'Someone's been in my kitchen!', cried the mumma bear. Who could it be, I wonder.

The leftovers. Stuffed. "How ruuude!"

Note: The propotions given on the site are somewhat different from those of the book, and I used the book. 

Wondering what happened to the domes? Three days later they made a very good two layer cake by themselves, covered and sandwiched with leftover ganache and nougat.


Thursday, 14 February 2008

A card I made using an embossing sheet. Its just two pieces of paper tied with a ribbon. Not your regular Valentine Day stuff (maybe I oughta have chosen pink), but somewhere close I guess :P And thats not my normal handwriting! Dunno, I just wanted to write that in the curliest silliest writing possible.



Sunday, 10 February 2008

Some punishment for your Valentine?

Here is a quick post, my entry for Zorra's 'A heart for your Valentine' event. These cookies, called Punitions, which apparently means 'punishment' in French leave you wondering who named 'em! For the recipe you can check out this link, from Dorie Greenspan's website. Not only does it have the recipe, it'll also help you understand your butter better. As you can see I rolled the dough out thin directly on a cookie sheet lined with parchment paper, made the shapes, and then baked it just like that! And later on picked out the hearts! I will definitely be posting more about them soon, just that I am in a bit of hurry right now!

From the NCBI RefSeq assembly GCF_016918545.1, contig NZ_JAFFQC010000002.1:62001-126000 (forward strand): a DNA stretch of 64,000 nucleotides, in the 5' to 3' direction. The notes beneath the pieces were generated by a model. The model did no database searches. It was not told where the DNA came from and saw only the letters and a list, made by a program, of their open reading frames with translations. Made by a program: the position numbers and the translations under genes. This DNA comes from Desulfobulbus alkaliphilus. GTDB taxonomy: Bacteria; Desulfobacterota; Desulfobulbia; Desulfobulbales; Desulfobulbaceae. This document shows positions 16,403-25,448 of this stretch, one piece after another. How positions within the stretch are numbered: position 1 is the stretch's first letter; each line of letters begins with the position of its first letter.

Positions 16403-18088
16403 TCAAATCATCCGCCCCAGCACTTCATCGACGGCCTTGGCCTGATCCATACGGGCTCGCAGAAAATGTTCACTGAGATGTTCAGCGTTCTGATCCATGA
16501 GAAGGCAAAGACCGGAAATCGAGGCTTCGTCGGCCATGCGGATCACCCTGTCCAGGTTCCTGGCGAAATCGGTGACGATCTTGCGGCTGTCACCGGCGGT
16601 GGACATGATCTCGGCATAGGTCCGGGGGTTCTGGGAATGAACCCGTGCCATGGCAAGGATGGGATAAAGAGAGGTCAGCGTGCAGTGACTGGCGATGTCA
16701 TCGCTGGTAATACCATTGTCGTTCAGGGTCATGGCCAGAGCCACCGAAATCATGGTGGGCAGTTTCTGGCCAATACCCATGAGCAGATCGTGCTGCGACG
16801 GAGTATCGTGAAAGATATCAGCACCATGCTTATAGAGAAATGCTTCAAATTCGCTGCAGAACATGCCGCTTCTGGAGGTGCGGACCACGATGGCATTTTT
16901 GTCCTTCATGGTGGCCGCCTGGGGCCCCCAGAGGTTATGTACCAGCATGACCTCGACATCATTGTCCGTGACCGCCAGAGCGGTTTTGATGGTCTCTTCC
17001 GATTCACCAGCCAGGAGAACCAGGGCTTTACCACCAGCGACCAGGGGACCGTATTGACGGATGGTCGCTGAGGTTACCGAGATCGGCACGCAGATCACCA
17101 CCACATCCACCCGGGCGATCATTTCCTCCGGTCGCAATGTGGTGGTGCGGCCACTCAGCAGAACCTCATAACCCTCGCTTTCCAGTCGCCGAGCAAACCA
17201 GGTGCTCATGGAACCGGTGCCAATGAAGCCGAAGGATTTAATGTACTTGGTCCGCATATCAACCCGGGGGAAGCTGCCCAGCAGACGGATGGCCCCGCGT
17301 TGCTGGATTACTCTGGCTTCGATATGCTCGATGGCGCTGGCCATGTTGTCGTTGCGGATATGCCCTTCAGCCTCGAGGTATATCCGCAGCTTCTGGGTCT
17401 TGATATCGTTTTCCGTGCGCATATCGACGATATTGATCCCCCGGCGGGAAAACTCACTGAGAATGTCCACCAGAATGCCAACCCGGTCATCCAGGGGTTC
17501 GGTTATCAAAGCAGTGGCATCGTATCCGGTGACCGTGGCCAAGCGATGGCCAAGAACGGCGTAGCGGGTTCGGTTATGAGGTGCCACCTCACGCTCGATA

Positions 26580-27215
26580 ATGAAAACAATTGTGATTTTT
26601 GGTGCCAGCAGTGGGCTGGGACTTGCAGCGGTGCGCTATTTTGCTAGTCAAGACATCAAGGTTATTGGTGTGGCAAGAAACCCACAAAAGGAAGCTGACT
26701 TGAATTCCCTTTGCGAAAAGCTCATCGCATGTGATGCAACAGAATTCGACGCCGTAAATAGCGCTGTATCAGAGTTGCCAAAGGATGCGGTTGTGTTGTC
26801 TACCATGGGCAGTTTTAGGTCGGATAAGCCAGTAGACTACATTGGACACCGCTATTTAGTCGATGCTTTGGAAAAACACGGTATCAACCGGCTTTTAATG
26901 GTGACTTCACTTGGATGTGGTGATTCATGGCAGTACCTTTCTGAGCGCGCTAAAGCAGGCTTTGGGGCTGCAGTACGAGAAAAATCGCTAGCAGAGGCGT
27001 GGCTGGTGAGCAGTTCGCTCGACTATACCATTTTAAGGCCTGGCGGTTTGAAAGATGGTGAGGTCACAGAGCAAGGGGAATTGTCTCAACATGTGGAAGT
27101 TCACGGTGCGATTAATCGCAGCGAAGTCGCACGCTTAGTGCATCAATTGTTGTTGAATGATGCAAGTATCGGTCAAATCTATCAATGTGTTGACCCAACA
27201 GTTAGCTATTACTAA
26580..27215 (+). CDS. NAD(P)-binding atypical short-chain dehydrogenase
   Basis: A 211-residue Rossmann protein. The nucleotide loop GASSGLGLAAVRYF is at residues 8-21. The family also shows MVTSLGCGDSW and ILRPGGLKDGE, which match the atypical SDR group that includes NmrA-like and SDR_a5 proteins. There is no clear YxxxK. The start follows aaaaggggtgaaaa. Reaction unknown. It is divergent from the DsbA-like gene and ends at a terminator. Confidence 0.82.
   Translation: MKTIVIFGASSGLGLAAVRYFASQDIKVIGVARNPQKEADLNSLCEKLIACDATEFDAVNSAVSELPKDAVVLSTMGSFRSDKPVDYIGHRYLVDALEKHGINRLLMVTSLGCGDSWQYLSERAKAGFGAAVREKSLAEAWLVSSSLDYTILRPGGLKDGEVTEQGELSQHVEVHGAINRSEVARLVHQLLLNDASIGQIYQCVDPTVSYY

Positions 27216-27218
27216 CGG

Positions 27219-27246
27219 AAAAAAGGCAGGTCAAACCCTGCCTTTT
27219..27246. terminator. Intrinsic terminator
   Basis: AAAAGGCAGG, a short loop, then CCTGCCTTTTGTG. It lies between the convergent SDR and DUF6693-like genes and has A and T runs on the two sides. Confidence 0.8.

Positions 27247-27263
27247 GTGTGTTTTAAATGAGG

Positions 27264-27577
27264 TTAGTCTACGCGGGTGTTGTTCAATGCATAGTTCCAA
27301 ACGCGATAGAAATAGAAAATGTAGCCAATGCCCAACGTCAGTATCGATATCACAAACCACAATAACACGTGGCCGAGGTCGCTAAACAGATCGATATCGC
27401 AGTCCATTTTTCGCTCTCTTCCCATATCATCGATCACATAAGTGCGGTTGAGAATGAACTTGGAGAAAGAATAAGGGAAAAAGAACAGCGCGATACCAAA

Saturday, 9 February 2008

Scrumptious scones

I'm a tea-aholic... Not the weird tasting "chai tea" abominations (hello, chai means tea in half a dozen languages!) sold in places that shall remain unnamed, but strong brewed Indian tea, preferably long-leaf Darjeeling, with cream and sugar. Heaven. And the best thing to go with tea? Scones... So I made a batch of Cranberry cream scones, from Tartlette's tasty take on a Dorie Greenspan recipe. Also because I wanted to use up some heavy cream dangerously on the verge of spoiling. The result was fabulous.... practically melted in my mouth. And I didn't even need any jam, clotted cream or butter!


Friday, 8 February 2008

Comfort food

MASOOR DAL (Red lentil soup) 

A friend recently asked for a recipe using red lentils, so I made some dal, which is kind of like soup, so I could note the ingredients and proportions.  Yummy!
This recipe, though not one of our family traditionals, has become one. It's adapted from Madhur Jaffrey's Red lentil soup recipe in Indian Cooking